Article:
- 2015 Federal Election
Krogel: Exercise offers a health reward worth pursuing
It’s that time of year again. The overeating I did over Christmas and the shameful consumerism I exhibited on Boxing Day are fading out of my memory, making New Year’s resolutions actually seem feasible.
The idea that a change of date can allow us to better ourselves in ways we previously couldn’t, seems nonsensical.
Yet many of us rigorously scribble down the things we want to change, in the hope that our illogical reasoning could turn out to be right.
Equally strange is the reality that most of us know our willpower begins to fade around two weeks into January, and yet we still write down our resolutions with our utmost effort and sincerity. Why is it that our earnest desires to change have such little effect?
Maybe it’s because when we tell ourselves not to do something, we are still focusing on that particular thing.
If your New Year’s resolution is to spend less time on Facebook, the more you think about your resolution, the more you will think about Facebook.
I often find it difficult to resist spending excess time on the computer or my phone, but simply thinking about avoiding these things actually makes doing so extremely difficult.
However, if I consider the fact that instead of aimlessly browsing photos of people I don’t know, I could be making artwork to put up in my bedroom, the idea of leaving the computer actually seems appealing.
So rather than focusing on a negative “don’t-do-this,” fixate your attention on the positive things that will replace the habit you wish to avoid.
If focusing on avoiding bad habits actually incites you to do them, shouldn’t this be even truer when it comes to good habits you want to start? Not necessarily.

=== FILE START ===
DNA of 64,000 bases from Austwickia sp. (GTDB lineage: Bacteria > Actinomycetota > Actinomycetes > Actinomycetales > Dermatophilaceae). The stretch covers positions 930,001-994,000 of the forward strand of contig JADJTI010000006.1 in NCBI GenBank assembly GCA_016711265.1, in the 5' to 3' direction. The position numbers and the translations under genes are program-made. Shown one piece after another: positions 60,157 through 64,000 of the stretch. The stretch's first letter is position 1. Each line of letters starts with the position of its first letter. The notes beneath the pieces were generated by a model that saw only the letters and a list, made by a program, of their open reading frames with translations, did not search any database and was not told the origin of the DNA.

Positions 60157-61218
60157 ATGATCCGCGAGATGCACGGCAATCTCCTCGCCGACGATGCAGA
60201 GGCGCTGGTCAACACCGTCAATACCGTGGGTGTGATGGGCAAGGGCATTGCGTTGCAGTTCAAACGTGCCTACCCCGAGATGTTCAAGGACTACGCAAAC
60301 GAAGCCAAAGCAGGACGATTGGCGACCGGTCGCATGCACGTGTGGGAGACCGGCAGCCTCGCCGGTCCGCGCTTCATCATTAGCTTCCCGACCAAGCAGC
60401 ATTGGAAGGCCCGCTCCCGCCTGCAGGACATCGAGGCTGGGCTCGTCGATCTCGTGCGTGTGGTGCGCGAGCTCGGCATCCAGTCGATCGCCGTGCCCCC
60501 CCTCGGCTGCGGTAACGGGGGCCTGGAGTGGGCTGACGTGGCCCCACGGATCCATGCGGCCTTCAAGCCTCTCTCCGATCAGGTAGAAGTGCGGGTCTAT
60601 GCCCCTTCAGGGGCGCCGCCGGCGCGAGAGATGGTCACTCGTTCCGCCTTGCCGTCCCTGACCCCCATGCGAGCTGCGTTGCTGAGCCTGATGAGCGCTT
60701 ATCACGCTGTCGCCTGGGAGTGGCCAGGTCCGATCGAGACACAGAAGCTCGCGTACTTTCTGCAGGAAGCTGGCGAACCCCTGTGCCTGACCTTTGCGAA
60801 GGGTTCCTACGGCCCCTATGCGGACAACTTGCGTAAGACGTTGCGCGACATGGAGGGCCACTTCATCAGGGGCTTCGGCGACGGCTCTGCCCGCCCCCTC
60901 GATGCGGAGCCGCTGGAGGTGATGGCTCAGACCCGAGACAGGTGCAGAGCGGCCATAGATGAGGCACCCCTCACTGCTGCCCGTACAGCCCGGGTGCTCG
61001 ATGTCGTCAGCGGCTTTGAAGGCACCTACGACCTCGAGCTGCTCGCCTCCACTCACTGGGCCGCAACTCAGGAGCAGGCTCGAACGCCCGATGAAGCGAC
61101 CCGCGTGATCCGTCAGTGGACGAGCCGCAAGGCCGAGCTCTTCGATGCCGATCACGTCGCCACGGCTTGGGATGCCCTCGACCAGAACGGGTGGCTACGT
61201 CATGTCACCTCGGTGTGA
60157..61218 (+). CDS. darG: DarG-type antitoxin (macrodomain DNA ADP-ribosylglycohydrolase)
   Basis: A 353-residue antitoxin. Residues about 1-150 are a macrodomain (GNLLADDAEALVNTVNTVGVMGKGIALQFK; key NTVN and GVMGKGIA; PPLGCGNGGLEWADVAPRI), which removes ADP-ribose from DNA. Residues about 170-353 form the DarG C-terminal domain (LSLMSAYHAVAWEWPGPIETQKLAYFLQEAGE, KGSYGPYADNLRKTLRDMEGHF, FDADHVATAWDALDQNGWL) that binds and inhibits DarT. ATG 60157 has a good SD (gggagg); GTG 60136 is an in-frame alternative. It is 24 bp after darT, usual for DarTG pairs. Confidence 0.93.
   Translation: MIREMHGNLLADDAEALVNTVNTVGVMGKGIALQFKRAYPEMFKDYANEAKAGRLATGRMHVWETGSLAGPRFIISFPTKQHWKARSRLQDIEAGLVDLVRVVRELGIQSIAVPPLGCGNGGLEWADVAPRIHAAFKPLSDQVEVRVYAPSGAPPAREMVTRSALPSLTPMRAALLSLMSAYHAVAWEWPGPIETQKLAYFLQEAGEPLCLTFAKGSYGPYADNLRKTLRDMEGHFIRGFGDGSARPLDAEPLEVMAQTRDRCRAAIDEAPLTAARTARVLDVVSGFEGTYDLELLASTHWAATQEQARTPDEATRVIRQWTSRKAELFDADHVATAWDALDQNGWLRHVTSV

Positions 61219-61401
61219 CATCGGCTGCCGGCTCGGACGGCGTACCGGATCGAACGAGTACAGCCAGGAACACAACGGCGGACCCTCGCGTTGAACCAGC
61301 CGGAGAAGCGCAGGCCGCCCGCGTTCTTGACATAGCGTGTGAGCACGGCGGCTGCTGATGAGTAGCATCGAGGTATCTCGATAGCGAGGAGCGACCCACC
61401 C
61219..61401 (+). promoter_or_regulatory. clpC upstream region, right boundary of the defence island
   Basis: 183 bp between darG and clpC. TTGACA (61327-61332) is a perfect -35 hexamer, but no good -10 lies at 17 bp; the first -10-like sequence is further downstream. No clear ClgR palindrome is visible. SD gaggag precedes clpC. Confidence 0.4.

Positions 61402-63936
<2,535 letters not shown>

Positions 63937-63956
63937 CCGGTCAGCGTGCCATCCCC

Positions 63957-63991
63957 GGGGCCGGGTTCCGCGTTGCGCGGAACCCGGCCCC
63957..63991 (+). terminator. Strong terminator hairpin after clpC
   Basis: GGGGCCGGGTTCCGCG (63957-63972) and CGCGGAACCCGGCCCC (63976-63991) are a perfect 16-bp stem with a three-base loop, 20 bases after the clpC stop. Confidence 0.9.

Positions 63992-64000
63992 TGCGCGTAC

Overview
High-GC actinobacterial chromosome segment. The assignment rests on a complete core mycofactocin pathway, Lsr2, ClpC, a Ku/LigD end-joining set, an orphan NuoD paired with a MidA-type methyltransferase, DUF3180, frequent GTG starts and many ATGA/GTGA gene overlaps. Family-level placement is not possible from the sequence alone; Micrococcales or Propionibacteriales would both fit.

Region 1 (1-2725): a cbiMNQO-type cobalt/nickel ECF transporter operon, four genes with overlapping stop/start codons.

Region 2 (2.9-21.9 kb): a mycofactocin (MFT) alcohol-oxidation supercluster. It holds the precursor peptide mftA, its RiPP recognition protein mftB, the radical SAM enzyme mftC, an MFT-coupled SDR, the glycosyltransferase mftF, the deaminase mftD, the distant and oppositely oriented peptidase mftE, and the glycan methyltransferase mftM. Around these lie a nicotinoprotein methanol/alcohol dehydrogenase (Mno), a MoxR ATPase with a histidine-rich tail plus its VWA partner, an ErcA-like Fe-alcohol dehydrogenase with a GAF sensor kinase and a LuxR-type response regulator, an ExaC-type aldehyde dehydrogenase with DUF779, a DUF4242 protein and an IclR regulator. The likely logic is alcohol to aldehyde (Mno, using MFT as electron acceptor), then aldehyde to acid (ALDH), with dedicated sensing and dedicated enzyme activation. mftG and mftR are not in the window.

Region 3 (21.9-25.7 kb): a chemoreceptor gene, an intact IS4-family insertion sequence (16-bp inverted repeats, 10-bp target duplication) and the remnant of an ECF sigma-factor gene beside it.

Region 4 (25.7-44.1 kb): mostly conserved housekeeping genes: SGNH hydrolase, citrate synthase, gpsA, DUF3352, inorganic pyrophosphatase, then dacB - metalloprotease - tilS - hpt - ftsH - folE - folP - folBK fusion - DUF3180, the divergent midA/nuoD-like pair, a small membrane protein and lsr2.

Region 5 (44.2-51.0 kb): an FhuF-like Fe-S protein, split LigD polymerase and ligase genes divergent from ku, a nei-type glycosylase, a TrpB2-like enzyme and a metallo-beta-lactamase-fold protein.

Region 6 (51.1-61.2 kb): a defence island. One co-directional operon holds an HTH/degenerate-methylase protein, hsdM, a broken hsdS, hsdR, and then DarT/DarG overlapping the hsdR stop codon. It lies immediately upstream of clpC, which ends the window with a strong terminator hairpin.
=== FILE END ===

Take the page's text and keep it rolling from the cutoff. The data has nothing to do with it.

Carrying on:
When you focus on the positive side of avoiding something, these positive things are immediately within reach.
Having more free time is the instant effect of not going on Facebook. But when you’re trying to start a new habit, the positive outcome isn’t always right there.
A resolution to exercise more won’t have you seeing or feeling noticeable changes in your fitness for six to eight weeks—enough time for your willpower to be weakened by the lack of results.
If your resolution is to start doing something, look for ways that it can be instantly rewarding. Every time my schedule involves me exercising, I go through a long process of convincing myself why I should be doing it.
When I come home from running outside, I can’t observe a dramatic improvement in my health—this takes time.
But what I can enjoy right away is being outside in the fresh air, shamelessly drinking from my neighbour’s sprinklers, and knowing that I am doing something that’s good for me.
So when it comes to your New Year’s resolution, remind yourself why you’re doing it and focus on the benefits it will bring, rather than the current obstacles. And remember, your decision to make positive changes in your life can be made any time of the year.
Amber Krogel is a Grade 12 student at Kelowna Christian School.